Pakistan is being deprived of millions of units (kWh) low-cost energy on an annual basis that could be contributed to national grid system. The hydropower experts believe that ten old power generating units of Tarbela hydropower station, if overhauled and modernised, can be safely operated at much higher capacity, adding at least 200 megawatt (MW) during high-demand summer season, to available and reliable capacity of these units.
Tarbela Dam, completed in 1976, is not only the largest earth-and-rock filled dam of the times it is also the 5th largest structure by volume in the world. Globally, it is ranked the 8th largest dam and has installed world’s largest manifold for penstock for the powerhouse. It has been a challenge in dams design and construction, given the geological conditions of the site. Among various other distinctions that the multipurpose Tarbela project enjoys, its hydropower station is the largest power station in the country with an installed capacity of 4,888 MW, playing critical role in energy security and sustainability. The international experts consider Tarbela power station to have been satisfactorily operated and well-maintained by Pakistani engineers, despite various technical and financial constraints.
There are five tunnels for irrigation supply releases and for power generation, which, in fact, is the secondary function of the Tarbela project. According to the original design, three of the right bank tunnels (Tunnel No 1, 2 and 3) are being used for power generation whereas the remaining tunnels (Tunnel No.4 on the right bank and No.5 on the left bank) were, till recently, being used exclusively for irrigation releases. Provision of an additional tunnel was also made on the right bank for subsequent development, which was constructed in 2002-03 known as Gandaf Tunnel.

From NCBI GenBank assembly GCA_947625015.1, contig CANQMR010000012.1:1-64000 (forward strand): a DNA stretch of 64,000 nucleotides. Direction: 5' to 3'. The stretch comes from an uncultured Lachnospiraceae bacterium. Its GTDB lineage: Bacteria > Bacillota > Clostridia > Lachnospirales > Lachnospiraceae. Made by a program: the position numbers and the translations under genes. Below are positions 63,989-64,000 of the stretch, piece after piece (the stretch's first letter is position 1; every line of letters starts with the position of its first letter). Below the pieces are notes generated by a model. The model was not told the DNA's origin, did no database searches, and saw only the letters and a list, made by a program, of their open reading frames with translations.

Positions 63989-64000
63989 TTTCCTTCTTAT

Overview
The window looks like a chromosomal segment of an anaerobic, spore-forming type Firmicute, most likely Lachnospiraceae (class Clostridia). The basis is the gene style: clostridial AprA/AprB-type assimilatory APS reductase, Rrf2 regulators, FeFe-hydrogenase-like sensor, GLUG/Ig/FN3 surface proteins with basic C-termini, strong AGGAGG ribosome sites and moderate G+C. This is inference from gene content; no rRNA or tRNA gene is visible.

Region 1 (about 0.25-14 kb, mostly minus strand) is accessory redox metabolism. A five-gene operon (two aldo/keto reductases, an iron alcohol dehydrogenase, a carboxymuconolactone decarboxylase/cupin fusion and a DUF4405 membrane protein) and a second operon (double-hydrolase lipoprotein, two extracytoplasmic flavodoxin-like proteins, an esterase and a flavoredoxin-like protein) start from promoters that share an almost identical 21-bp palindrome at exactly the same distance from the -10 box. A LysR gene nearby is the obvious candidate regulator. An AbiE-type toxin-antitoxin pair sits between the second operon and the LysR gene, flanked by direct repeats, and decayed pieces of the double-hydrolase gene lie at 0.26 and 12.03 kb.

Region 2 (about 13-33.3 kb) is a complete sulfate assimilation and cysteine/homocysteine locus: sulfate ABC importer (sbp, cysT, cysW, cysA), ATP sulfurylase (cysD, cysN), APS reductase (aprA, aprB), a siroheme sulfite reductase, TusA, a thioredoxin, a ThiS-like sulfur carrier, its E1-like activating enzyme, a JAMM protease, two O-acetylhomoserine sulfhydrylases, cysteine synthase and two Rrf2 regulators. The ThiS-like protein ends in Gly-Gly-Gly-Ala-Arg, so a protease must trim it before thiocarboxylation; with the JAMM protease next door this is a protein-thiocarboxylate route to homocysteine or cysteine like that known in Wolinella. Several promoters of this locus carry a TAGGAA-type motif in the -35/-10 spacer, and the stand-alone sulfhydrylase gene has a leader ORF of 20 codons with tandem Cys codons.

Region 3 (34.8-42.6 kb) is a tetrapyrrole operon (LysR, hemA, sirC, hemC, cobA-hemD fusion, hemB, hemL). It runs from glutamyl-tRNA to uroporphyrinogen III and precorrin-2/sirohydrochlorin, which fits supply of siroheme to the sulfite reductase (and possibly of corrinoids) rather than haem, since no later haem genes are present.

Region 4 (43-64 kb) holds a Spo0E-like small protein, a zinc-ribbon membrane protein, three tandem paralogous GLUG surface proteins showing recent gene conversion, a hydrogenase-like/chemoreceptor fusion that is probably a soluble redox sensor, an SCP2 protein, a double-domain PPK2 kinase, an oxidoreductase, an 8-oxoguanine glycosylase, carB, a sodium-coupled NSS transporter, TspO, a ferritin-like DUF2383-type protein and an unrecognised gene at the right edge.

Sometime in the 1980s, Water & Power Development Authority (WAPDA) carried out a power optimisation study at Tarbela project, and it was conceived that Tunnel No 4 could also be utilised for power generation without affecting the irrigation releases. Thus, the 4th Extension of Tarbela project, of total 1,410 MW installed capacity (three units of 470 MW each), was proposed and implemented after modification of Tunnel No 3 and No 4 intakes. Tarbela 4th Extension project was commissioned in October 2018 that has enhanced Tarbela powerhouse capacity to 4,888 MW, ranking it as the 15th largest hydropower station in the world. Now WAPDA has launched the 5th Extension of Tarbela powerhouse of the same size, 1,410 MW, on existing Tunnel No 5, which, on completion, will bring total installed capacity of Tarbela power station to 6,298 MW.
In the first phase of Tarbela powerhouse project, ten generating units of 175 MW capacity each (Units 1 to 4 on Tunnel No 1, and Units 5 to 10 on Tunnel No 2) were installed during the 1977-1985 period. Four additional units, each of 432 MW capacity were commissioned on Tunnel No 3 under the 3rd Extension of Tarbela hydropower project in February 1993. The first ten generating units i.e. Units 1 to 10 of cumulative installed capacity 1,750 MW are ageing and obsolescing, and require major overhauling, refurbishment, and modernisation of electro-mechanical equipment.
During the past two decades or so there have been major advancements in materials and developments in design & engineering in the field of hydropower the world over. This has resulted in improved output, efficiency and reliability of hydropower plant, besides its increased service life. There is great potential for not only regaining the original installed capacity of the Tarbela powerhouse old Units 1 to 10, but also increasing their efficiency and capability to generate more than the rated capacity under overload conditions, if state-of-the-art technology is employed by replacing outmoded machinery and components. These Units have the flexibility to be operated on higher than the rated capacity, at least to ten percent, as allowed by the equipment manufacturer, and as demonstrated in the past by the Tarbela management.